Fred E. Wilson:

Wether it changes the situation.

William J. Brennan, Jr.:

It changes the situation.

Fred E. Wilson:

And we contend that it doesn’t, that substantially the interest will be the — the indispensability of the United States still remain.

Fred E. Wilson:

And that the case should proceed even under the amended prayer without the presence of the United States.

William J. Brennan, Jr.:

(Inaudible)

Fred E. Wilson:

As I understand, the United States has been silent since this amendment was proposed.

William J. Brennan, Jr.:

No, I understood that too but how do they take it over under a contrary that obtained —

Fred E. Wilson:

That’s true.

— well, thank you.

Fred E. Wilson:

And that’s the one point I wanted to argue here before I get on to the issues of indispensability, because in our exceptions, we reiterate and reaffirmed the exceptions we made to the former report where the master considered, he divide them up into 14 separate interest that we mentioned as showing indispensability of the United States in addition to the rights of the Indian.

And he found that none of those interests is sufficient to make the United States indispensable.

And we — we — we reaffirmed or reiterate our claim that that is still before the Court and the Court still should consider, regardless of the rights of the Indians which we think is ample and determine whether or not the United State is indispensable for any other reason.

Of course, if you determine that they are indispensable on account of rights of the Indians is not necessary to consider the others because if the United States is indispensable for any reason, this case should be dismissed and not to proceed.

But we do specifically call the Court’s attention to the last report of the master in reference to a matter that transpired in St. Louis when he had this motion of Texas to amend the prayer before him.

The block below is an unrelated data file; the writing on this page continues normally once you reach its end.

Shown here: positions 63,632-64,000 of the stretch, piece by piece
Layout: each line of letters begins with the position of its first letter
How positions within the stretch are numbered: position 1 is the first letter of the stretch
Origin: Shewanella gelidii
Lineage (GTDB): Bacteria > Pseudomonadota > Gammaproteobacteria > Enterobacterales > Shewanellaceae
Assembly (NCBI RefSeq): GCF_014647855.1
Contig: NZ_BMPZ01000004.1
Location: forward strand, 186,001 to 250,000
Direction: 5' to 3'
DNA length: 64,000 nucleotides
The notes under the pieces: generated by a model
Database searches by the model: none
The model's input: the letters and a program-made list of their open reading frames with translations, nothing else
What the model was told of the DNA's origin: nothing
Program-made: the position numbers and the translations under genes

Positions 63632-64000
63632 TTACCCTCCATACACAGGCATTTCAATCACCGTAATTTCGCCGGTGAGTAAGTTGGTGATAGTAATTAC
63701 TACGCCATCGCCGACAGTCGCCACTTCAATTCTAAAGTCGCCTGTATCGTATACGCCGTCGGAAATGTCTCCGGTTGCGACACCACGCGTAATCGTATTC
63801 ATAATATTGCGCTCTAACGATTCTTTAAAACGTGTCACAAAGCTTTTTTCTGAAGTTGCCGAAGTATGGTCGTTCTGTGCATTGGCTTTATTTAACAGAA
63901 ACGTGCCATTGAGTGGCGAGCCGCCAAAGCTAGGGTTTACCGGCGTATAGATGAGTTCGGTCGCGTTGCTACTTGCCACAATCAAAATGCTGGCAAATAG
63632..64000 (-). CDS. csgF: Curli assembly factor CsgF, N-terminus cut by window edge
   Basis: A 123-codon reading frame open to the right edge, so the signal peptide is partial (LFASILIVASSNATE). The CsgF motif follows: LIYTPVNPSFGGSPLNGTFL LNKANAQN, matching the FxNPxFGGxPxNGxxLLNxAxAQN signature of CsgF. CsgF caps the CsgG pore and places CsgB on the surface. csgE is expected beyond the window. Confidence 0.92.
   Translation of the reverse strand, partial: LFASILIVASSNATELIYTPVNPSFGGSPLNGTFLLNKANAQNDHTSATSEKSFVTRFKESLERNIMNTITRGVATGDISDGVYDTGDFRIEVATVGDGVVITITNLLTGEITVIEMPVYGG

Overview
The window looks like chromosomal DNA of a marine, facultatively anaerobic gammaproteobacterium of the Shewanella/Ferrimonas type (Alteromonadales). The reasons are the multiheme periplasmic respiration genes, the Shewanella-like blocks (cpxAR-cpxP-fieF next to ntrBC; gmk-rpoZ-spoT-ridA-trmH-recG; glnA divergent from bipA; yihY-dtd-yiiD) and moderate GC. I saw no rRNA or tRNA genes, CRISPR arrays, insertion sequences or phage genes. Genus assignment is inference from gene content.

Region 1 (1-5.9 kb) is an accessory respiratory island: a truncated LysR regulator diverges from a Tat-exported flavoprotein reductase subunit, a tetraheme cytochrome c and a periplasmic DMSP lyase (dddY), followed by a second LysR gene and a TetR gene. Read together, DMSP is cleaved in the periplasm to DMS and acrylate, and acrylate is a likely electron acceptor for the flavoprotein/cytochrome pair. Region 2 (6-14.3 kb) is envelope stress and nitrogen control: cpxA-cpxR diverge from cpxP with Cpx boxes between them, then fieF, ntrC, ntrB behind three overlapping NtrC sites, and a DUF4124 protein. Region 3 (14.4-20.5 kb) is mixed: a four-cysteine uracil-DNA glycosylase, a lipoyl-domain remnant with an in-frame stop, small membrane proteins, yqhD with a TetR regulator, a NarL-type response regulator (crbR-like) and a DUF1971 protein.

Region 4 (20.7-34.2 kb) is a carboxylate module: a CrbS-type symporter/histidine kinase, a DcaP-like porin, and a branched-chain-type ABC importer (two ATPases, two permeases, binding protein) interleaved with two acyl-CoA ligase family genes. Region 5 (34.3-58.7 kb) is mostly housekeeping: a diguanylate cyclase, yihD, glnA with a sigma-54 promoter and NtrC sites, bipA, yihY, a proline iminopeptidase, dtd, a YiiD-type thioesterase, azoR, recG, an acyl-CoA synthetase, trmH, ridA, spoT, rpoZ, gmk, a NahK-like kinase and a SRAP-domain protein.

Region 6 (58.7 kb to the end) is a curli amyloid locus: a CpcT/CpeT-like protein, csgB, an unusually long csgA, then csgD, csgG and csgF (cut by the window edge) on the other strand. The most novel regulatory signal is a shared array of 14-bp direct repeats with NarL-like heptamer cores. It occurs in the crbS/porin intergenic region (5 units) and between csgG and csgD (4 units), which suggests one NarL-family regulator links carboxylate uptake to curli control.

At that time, we contended that since the previous hearings, there had been some things transpired which made it clearer that the United States is indispensable on account of its contract with the Middle Rio Grande Conservancy District in reference to the — of the El Vado Reservoir and the works of the Middle Rio Grande Conservancy District.

In 1950, the Congress authorized what is known as the Middle Rio Grande project which was a confined — a combined project to be carried out by the Bureau of Reclamation and the Corps of Engineers.

It was about a $79 million project.

And the –the Bureau — the Bureau of Reclamation ought to do certain things, that is they were to rehabilitate the works of the district including El Vado Reservoir, they were to channelize the river down below, I’ll refer to this matter in a moment, if I may, they were to channelize the river so as to get rid of the waste of water that had been occasioned by nature, by degradation of the river and the consumption — non-beneficial consumptive use of water by plants.

And the Bureau’s part of that project was to rehabilitate the Navajo Reservoir and Dam and to rehabilitate all the works of the district.

And the original contract that the Bureau or Reclamation made with the Middle Rio Grande Conservancy District under the Reclamation Act provided that the District agrees that it will convey title to the works of the Middle Rio Grande Conservancy District at such time as a request is made by the contracting officer who is the representative of the Secretary of Interior.